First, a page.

A vision system utilizes machine vision in an assembly line to examine products for quality. Machine vision uses imaging technology to sense, sort and guide without making contact. Vision inspection systems can be used to search for surface defects, count products as the come down the line, sort for contaminants and to scan serial numbers. This automated process can essentially save on the cost man-hours while not sacrificing the quality of the products.
A vision system is capable of magnifying their vision multiple times and may catch imperfections and flaws indiscernible to the human eye. A vision system can inspect at a much higher rate than human eyes and are more precise and consistent than the human workforce they often replace. Vision systems come in a variety of different types including optical inspection systems, optical sorting systems, vision sensors, CCD cameras, laser inspection, magnetic imaging, robotic vision and much more.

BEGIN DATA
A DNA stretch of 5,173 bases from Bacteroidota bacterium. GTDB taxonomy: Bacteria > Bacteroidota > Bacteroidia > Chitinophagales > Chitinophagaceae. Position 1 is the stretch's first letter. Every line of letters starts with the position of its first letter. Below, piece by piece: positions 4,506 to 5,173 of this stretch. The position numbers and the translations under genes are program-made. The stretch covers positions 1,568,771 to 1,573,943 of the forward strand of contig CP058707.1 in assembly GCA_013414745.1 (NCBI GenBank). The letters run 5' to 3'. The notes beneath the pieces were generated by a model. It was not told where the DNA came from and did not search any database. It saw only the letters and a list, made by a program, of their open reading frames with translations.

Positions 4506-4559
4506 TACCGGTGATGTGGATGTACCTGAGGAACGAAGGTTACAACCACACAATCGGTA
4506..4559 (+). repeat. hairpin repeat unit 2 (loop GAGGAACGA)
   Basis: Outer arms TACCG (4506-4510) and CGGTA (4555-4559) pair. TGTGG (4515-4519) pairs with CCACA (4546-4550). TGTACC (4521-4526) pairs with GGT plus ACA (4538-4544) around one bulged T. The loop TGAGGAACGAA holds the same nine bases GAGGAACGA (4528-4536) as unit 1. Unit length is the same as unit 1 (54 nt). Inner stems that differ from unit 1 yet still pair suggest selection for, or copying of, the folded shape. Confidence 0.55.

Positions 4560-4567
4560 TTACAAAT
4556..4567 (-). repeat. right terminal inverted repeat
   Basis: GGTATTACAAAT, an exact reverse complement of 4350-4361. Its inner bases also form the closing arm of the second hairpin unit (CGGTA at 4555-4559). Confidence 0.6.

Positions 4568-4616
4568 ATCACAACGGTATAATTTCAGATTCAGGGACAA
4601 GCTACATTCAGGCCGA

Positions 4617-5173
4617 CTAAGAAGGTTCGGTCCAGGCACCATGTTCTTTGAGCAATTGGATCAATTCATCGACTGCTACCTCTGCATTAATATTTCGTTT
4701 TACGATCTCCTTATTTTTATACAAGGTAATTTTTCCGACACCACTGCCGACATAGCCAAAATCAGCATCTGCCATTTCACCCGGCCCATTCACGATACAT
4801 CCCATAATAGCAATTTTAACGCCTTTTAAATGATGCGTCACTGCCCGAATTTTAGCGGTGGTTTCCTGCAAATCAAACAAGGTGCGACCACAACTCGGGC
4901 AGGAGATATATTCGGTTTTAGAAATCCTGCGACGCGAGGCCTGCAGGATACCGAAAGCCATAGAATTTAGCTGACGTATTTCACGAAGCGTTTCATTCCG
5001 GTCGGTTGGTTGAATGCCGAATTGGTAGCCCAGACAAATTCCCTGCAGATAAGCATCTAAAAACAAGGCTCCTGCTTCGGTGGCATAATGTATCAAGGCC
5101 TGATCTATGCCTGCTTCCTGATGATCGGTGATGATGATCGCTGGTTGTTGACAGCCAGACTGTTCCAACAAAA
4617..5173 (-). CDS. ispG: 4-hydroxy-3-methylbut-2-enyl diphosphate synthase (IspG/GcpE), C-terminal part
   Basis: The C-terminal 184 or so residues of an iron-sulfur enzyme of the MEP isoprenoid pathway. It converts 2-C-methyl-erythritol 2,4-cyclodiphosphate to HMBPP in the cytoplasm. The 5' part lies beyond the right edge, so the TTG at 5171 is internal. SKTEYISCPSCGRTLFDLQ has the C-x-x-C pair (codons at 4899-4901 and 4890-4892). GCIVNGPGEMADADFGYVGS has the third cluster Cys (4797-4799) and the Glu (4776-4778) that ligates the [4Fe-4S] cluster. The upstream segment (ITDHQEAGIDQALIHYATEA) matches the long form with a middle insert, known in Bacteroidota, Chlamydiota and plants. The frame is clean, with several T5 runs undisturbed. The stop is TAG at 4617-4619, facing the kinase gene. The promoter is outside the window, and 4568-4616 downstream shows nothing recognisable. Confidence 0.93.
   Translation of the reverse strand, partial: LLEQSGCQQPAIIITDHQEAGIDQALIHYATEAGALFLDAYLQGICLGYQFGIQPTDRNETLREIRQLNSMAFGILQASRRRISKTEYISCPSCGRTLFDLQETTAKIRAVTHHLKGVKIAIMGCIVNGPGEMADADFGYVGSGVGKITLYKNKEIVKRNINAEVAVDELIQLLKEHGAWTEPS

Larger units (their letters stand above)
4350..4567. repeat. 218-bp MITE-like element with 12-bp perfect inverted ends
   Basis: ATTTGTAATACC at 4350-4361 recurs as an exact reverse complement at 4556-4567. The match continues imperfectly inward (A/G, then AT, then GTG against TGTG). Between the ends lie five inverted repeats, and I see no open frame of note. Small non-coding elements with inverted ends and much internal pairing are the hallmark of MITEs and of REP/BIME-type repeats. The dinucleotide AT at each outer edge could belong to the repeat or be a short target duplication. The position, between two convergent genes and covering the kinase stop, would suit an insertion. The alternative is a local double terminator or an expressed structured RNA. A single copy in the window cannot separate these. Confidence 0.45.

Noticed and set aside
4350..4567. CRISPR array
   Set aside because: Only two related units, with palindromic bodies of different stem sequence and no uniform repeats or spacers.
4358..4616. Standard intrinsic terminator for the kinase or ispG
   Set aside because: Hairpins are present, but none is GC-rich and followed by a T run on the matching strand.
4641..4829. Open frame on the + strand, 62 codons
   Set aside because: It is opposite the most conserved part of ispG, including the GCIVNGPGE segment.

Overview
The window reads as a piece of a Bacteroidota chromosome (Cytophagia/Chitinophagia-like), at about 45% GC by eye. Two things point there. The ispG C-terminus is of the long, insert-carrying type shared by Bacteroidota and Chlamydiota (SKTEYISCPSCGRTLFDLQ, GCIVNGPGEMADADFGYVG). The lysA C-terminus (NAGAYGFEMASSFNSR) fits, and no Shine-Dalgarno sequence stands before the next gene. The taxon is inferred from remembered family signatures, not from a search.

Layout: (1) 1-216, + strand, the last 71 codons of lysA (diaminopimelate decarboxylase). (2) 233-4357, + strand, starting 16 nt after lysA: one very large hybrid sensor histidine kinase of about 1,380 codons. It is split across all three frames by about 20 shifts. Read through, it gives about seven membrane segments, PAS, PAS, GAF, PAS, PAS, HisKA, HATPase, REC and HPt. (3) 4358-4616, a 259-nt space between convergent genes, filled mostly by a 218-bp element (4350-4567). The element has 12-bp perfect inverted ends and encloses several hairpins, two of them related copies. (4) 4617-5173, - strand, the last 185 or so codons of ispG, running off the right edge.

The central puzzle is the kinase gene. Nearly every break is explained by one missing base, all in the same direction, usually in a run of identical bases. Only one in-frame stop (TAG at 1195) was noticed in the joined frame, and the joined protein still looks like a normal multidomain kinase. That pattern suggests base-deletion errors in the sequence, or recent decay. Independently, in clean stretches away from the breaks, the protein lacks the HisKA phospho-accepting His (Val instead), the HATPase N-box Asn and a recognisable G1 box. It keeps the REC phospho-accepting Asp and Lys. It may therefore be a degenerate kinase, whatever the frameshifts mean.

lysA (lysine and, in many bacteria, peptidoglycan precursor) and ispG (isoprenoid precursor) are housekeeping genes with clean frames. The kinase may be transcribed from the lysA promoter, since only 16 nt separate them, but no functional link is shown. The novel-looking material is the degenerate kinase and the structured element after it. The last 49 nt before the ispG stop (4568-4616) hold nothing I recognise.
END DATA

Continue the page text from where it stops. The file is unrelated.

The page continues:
A vision system is an inexpensive replacement for manpower and can be run constantly, twenty-four hours a day, seven days a week. Infrared light can also be utilized to view the interiors of products to check for quality.
A vision system can rely on digital cameras and pattern recognition software to “see.” Although machine vision technology has improved significantly in the last few years, computers are still incapable of adapting quickly to new tasks in the way that human eyes do. For this reason, a vision system is usually programmed to fulfill those assignments that require consistent repetition of the same task.